Wednesday, November 20, 2019
Union attacks Necsa board

Union attacks Necsa board, claiming retrenchments and privatisations planned

 

The National Education, Health and Allied Workers Union (Nehawu) asserted on Wednesday that it had “reliably learnt” that the South African Nuclear Energy Corporation’s (Necsa’s) board was proposing to retrench 400 employees and perhaps sell public assets. These proposals were part of a turnaround strategy submitted to the Department of Energy (now part of the Ministry of Mineral Resources and Energy), stated the union. Furthermore, Nehawu affirmed that Necsa’s executive committee had not been consulted about these proposals.

 

“We have since learnt that the Necsa board has intentions to close and/or sell [subsidiaries] Pelchem, Pelindaba Enterprises and Necsa property,” it added. “We call on the board to publicly confirm or deny these allegations. Similarly, [Necsa subsidiary] NTP [Radioisotopes] has intentions of selling its subsidiaries who are profitable, namely NTP Logistics, Gamma-tek and AEC Amersham. As a matter or principle we stand in opposition to the surrender of public resources to private individuals. Public resources are for public benefit!”

 

In its statement, the union attached the sobriquet “Mr Retrenchments” to Necsa board chairperson Dr Rob Adam. It argued that his March report to Parliament on the financialsituation of the State-owned nuclear agency was done “in a manner that suggests some commitment to provide a justification to among others, retrench of [sic] workers and privatisation of State assets in general and Pelchem in particular”.

 

“We are disgusted with his continued anti-working class attitude because the language and agenda of retrenchments is what seems to characterise Dr Adam’s management style,” it said. “We feel validated to hold this attitude because he left Necsa in financial tatters in 2012 [Adam was Necsa CEO from 2006 to 2012] with 250 employees served with retrenchments [sic] notices. He left Necsa to join Aveng Nuclear Manufacturing division which also collapsed and retrenched its employees.”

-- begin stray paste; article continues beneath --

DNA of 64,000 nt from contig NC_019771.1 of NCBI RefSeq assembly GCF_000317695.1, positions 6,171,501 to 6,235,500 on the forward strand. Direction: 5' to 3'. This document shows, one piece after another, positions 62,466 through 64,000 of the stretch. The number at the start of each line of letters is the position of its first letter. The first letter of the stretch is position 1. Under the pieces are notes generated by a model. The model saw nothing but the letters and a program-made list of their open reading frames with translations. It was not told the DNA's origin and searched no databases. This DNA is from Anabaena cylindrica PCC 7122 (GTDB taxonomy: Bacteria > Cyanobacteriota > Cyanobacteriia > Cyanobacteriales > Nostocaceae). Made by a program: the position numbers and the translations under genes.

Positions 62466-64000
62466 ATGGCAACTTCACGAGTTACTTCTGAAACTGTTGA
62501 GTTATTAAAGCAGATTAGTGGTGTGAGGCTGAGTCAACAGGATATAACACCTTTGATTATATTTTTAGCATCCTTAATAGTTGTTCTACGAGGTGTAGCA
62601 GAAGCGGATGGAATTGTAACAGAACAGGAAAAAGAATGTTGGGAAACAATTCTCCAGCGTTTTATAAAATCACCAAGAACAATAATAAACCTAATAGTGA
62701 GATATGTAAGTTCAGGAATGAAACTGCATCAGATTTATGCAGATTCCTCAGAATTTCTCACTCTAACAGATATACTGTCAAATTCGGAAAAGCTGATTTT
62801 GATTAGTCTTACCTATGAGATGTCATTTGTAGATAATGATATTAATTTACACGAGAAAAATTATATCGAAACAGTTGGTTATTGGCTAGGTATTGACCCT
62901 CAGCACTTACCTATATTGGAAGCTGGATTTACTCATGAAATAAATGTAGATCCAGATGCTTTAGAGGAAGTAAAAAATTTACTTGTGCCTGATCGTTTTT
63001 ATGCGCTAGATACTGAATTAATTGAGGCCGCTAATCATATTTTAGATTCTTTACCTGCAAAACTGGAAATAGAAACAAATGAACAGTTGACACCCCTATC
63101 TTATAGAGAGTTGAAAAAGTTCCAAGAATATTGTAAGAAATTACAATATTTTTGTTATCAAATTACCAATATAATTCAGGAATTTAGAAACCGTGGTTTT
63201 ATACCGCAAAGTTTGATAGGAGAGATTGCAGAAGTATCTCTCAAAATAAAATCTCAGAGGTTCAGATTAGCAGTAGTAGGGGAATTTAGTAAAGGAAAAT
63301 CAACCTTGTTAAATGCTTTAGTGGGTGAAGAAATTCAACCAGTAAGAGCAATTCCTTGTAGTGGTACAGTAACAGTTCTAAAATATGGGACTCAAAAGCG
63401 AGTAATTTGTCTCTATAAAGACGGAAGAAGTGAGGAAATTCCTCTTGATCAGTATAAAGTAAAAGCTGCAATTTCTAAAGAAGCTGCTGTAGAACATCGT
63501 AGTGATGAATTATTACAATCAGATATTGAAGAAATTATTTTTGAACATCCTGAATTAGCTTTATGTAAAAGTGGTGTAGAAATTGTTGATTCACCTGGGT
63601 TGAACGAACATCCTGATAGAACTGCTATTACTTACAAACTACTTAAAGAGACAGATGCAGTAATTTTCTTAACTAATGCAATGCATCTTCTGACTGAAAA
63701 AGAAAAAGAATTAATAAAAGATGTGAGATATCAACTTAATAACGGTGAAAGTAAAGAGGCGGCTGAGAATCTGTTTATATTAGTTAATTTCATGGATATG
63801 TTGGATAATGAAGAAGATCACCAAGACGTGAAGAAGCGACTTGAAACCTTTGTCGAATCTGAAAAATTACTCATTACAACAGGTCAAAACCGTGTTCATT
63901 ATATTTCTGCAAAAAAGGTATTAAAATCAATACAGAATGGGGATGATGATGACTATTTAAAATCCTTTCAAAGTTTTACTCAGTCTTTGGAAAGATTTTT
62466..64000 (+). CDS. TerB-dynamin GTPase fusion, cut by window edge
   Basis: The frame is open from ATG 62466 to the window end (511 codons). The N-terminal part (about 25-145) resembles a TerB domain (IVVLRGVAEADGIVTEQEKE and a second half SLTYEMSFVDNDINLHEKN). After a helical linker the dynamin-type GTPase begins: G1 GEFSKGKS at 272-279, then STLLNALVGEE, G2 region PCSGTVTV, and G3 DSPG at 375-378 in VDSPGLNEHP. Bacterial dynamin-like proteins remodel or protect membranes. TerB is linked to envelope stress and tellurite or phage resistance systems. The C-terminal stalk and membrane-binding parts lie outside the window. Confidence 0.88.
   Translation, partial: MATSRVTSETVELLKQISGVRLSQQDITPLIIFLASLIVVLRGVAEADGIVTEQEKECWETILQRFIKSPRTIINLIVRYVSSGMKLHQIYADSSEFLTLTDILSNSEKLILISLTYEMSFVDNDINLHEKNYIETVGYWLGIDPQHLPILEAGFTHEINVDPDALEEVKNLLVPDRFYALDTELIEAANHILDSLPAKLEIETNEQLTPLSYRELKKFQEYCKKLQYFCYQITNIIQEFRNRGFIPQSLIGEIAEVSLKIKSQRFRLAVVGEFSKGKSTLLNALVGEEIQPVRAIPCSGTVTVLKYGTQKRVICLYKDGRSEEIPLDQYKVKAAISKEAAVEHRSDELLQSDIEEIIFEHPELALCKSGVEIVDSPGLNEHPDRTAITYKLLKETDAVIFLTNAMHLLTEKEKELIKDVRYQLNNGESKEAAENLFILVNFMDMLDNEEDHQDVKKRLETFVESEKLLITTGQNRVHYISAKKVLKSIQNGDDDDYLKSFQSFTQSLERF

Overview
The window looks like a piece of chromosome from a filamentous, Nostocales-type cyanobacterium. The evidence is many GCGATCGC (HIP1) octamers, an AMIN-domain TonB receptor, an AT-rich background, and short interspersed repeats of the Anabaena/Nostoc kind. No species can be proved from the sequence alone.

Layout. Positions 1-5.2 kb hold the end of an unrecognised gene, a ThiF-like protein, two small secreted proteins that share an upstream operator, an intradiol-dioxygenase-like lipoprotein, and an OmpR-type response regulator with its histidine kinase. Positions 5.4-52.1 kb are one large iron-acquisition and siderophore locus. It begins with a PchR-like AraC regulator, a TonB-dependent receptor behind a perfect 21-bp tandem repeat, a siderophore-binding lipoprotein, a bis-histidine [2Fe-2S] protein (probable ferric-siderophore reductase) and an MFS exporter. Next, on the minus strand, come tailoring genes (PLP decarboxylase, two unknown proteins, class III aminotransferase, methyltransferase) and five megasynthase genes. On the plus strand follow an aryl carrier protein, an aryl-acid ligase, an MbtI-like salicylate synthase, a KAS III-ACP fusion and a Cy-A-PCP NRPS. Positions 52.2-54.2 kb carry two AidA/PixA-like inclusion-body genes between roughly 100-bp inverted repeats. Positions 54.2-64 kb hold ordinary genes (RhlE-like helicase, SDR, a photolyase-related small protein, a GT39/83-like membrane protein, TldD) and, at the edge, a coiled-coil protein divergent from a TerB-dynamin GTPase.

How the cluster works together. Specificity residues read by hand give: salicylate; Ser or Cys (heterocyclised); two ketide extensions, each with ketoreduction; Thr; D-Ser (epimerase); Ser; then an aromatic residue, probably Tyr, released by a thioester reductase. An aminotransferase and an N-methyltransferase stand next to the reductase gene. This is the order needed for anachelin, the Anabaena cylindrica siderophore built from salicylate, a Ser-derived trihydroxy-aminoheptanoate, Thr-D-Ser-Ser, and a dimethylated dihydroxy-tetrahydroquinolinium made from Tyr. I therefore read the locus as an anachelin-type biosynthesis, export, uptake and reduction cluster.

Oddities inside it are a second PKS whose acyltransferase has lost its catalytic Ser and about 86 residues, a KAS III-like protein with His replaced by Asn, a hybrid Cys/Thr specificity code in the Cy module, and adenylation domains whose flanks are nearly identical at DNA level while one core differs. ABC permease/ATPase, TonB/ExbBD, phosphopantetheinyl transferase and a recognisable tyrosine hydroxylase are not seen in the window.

(Nehawu averred that, after Adam had left the entity, it took just one financial year – 2012/2013 – to turn Necsa’s financial situation around and replace a R75-million deficit with an R29-million surplus. As a result, the then board was able to cancel the retrenchment of Necsa workers. The union claimed to have played a major role in achieving this result.)

 

Nehwau also attacked the appointment of “white males” to key posts in the State-owned company, namely Adam himself as board chairperson, Don Robertson as acting group CEO and Rico Viljoen as acting CFO. Both Robertson and Viljoen were recalled from retirement. It claimed this was a “reversal of the transformation agenda”. Also, similar things were happening at NTP, “where experienced and capable black professionals are pushed to the margins to facilitate the employment of consultants from minority groups at a huge cost and security risk”.

 

“Necsa’s turnaround strategy cannot be complete without placing the replacement of SAFARI-1 [research reactor] at the centre as a matter of urgency and the expansion of nuclearenergy and technology in South Africa,” argued the union. “This is what the board should be grappling with if they have the interests of Necsa at heart.”

 

Nehawu called for the dismissal of the Necsa board. It also demanded the removal of the boards and MDs of NTP and Pelchem “because they have failed to lead these entities in compliance to safety and Nuclear Licence Installationconditions”.